The first thing to do is calm their fear. I told my students that a word problem is like a puzzle. All it takes is a few simple steps to cut them down to size, and solve the puzzle. Let's look at steps that can make those word problems super simple.
Steps for Making Word Problems Make Sense:
1. Read the problem twice: don't skimp on this one! Many times people think they know what to do after reading it once, but when they read it again they find out they are mistaken. If students can restate the problem in their own words, that helps too.
Teaching hint: I like to have students get into pairs once they have read the problem twice and discuss how to say it in their own words together. It only take a couple of minutes.
2. Dicide which sentence tells what the problem is asking you to figure out. Underline that sentence.
3. Decide what information in the problem will help you figure out the answer.
Teaching hint: It's import for students to know how to disregard information that is thrown in there to trick them. It's also a necessary skill when taking standardized tests.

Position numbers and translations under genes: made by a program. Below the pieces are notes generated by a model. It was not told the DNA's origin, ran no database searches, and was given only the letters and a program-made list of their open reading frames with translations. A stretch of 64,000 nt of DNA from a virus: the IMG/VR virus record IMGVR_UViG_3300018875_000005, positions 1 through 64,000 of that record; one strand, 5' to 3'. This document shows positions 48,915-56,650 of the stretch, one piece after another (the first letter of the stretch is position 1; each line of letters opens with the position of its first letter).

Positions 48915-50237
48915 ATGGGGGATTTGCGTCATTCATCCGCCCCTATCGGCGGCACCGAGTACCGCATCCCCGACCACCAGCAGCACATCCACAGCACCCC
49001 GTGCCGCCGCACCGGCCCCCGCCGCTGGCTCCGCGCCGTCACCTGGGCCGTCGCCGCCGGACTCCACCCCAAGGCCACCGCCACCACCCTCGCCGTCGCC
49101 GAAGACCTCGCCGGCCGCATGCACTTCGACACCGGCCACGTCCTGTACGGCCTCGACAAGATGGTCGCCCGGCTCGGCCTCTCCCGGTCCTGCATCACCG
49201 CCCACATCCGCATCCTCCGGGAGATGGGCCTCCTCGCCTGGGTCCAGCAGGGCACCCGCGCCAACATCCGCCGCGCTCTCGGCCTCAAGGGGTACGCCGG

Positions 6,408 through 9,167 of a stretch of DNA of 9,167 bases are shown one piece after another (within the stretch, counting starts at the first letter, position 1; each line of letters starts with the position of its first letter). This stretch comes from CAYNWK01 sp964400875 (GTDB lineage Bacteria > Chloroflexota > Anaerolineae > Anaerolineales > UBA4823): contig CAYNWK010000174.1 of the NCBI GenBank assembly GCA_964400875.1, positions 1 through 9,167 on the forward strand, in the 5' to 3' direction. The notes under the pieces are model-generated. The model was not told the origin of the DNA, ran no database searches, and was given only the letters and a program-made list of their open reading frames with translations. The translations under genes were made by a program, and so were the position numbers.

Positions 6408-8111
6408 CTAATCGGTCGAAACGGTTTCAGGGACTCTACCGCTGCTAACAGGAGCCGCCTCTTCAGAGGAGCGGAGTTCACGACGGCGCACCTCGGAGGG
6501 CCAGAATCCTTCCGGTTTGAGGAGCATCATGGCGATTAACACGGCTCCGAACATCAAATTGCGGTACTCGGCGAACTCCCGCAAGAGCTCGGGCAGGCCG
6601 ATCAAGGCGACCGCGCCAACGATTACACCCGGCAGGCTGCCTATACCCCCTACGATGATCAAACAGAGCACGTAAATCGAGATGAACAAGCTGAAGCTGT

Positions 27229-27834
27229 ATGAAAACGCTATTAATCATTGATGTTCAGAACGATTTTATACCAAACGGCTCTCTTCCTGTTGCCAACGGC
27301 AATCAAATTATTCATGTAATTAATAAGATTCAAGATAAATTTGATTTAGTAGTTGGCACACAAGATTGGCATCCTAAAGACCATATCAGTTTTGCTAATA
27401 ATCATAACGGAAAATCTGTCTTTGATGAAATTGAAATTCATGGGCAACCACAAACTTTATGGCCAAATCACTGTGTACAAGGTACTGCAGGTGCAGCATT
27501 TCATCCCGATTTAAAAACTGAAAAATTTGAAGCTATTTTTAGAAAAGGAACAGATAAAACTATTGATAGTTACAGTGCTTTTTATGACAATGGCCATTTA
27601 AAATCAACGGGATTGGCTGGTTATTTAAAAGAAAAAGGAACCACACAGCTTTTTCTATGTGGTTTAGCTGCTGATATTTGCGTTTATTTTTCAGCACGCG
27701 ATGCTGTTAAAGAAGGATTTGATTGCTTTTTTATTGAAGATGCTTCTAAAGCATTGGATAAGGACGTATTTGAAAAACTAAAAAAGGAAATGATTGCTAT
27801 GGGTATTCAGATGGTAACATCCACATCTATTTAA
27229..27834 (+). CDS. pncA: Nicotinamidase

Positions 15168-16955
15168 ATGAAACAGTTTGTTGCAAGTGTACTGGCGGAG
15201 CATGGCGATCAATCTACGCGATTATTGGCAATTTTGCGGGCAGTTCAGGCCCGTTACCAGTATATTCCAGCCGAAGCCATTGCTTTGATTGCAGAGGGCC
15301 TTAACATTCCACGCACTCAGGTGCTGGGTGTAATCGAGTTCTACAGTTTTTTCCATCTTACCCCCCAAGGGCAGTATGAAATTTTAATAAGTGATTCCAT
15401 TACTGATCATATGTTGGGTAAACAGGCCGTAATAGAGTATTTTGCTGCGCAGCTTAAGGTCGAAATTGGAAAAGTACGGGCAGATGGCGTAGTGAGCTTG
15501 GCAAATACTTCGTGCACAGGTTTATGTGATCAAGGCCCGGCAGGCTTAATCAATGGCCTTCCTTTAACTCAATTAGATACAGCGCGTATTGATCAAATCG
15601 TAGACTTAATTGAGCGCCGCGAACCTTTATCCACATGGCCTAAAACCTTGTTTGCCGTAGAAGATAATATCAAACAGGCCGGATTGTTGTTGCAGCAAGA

4. Dicide on a strategy to help you visualize the problem using only the needed information. Some strategies to consider are: make a picture, make a table, guess and check, use logical reasoning, work backwards, find a pattern.
Teaching hint: This is the step that doesn't use an equation. Instead it encourages students to see the problem in a different way to help them make sense of what is going on. There is a worksheet to use with your students below in google.drive.
5. Write the equation. Are there any key words in the question that give you a clue what operation to use?
Teaching hint: This is a good time to display an anchor chart with key math phrases that give students a clud about what to do. Include words such as:
a. addition: combine, together, total, plus, altogether, increase
b. subtraction: difference, decrease, left, more than, less than, remain
c. multiplication: times, each, product
d. division: quotient, share something equally, each, separate
6. Solve the problems showing your work. It is a word problem, so be sure to label it.
7. Check your answer. Don't skip this one! Using the reverse operation is always a great way to check your answer. The goal is to have a fact family that works. For example, for an addition problem use subtraction to check: 3 + 4 = 7 check: 7 - 4 = 3 For multiplication use division to check
There are two freebies to print and put in the math notebook to help students remember the steps below, as well as a visualization worksheet.
The freebies below can be downloaded in google.drive by clicking the link below the picture.
Thank you Dancing Crayon for the terrific shape on this sheet.
Below are a couple of sheets that can be added to the math notebook. There are two on each sheet to save on printing.
Hope your students loose that "deer in headlights" look with these hints.